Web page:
Published by Riverhead on June 5, 2012
Genres: Adult, Historical
The New York Times bestseller and the USA Today #1 Hot Fiction Pick for the summer, The Chaperone is a captivating novel about the woman who chaperoned an irreverent Louise Brooks to New York City in 1922 and the summer that would change them both.
Only a few years before becoming a famous silent-film star and an icon of her generation, a fifteen-year-old Louise Brooks leaves Wichita, Kansas, to study with the prestigious Denishawn School of Dancing in New York. Much to her annoyance, she is accompanied by a thirty-six-year-old chaperone, who is neither mother nor friend. Cora Carlisle, a complicated but traditional woman with her own reasons for making the trip, has no idea what she’s in for. Young Louise, already stunningly beautiful and sporting her famous black bob with blunt bangs, is known for her arrogance and her lack of respect for convention. Ultimately, the five weeks they spend together will transform their lives forever.
For Cora, the city holds the promise of discovery that might answer the question at the core of her being, and even as she does her best to watch over Louise in this strange and bustling place she embarks on a mission of her own. And while what she finds isn’t what she anticipated, she is liberated in a way she could not have imagined. Over the course of Cora’s relationship with Louise, her eyes are opened to the promise of the twentieth century and a new understanding of the possibilities for being fully alive.
Drawing on the rich history of the 1920s,’30s, and beyond—from the orphan trains to Prohibition, flappers, and the onset of the Great Depression to the burgeoning movement for equal rights and new opportunities for women—Laura Moriarty’s The Chaperone illustrates how rapidly everything, from fashion and hemlines to values and attitudes, was changing at this time and what a vast difference it all made for Louise Brooks, Cora Carlisle, and others like them.
What I Thought…
- I’m fairly picky when it comes to historical fiction. I have to really be in the mood to read it and then I will carefully select my book. Kate at Midnight Book Girl read it and loved it so even though I wasn’t craving a historical fiction I gave it a try. I am so glad I did.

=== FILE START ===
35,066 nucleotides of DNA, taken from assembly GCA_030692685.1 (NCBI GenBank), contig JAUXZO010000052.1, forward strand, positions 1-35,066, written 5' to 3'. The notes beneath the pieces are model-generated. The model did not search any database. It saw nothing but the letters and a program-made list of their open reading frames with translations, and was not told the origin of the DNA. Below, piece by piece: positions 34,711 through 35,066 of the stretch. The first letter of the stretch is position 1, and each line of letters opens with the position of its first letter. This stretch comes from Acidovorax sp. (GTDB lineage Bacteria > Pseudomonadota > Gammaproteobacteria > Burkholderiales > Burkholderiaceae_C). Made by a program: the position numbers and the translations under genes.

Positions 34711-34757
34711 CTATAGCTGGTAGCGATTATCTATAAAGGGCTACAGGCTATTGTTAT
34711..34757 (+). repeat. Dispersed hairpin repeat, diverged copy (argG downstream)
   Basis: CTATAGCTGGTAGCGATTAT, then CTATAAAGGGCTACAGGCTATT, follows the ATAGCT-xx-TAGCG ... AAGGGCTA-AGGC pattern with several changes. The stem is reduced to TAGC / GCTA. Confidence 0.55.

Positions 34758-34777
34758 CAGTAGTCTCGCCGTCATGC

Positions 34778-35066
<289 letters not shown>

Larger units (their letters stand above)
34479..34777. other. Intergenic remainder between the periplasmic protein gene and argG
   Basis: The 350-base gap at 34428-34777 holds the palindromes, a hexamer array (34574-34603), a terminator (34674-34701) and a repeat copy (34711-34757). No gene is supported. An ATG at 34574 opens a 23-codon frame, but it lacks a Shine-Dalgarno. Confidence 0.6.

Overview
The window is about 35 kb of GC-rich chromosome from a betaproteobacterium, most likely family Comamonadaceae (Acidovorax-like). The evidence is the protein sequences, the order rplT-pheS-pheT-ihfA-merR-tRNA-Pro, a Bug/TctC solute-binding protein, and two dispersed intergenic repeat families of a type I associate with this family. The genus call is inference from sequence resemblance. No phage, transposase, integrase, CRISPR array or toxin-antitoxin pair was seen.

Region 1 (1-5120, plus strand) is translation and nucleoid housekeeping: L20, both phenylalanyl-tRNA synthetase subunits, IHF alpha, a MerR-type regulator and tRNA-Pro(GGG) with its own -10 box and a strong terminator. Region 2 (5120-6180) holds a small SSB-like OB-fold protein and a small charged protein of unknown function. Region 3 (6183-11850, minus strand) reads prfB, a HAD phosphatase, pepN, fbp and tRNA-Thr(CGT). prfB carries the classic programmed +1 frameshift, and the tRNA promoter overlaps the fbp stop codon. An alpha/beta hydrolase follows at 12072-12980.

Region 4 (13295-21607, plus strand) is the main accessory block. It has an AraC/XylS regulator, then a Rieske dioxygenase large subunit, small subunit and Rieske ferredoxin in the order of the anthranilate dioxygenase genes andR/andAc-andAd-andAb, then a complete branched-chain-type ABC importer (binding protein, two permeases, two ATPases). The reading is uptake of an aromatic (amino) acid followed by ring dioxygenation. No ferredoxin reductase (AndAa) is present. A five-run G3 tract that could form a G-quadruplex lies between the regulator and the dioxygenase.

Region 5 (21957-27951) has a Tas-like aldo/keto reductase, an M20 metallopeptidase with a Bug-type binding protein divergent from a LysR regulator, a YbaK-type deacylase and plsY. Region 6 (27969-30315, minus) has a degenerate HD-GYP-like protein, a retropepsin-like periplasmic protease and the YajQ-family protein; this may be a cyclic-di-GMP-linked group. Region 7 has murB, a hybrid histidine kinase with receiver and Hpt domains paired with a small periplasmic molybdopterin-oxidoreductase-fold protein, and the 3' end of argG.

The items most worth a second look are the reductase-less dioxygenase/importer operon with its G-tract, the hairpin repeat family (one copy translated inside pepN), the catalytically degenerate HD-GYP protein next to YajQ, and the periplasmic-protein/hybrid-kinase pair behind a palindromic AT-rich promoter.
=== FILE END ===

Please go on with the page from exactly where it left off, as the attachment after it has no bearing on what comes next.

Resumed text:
- Laura Moriarty writes beautifully. Even if I hadn’t enjoyed the story (which I did) I could have read the book because everything just sounds so good.
- I love the 1920’s. For me, it’s the most fascinating decade that I didn’t live in. I love learning about the 20’s and of course looking at all those pretty clothes!
- Louise’s mother was… not really a mother. It was really hard to read how her mother felt in the book. I did some fact checking on Louise and that was how her mother really felt which makes me sad. Her dad wasn’t really into children either so it really shouldn’t be a surprise that Louise has “behavioral” issues.
- As much as enjoyed Louise I enjoyed Cora so much more (and really, the book is about Cora anyway). Her story was fascinating and there were so many things I didn’t expect. She went to New York as Louise’s chaperone for her own reasons and it changed not only her life but others lives as well.
- There were quite a few twists in The Chaperone, none of which I was expecting. It made for a very interesting read, especially considering the time period.
- I always enjoy reading books that have happened someplace I’ve been. And since I just came back from New York this book was appropriate. It was interesting to see that while many things have changed since the 1920’s, some things are the same.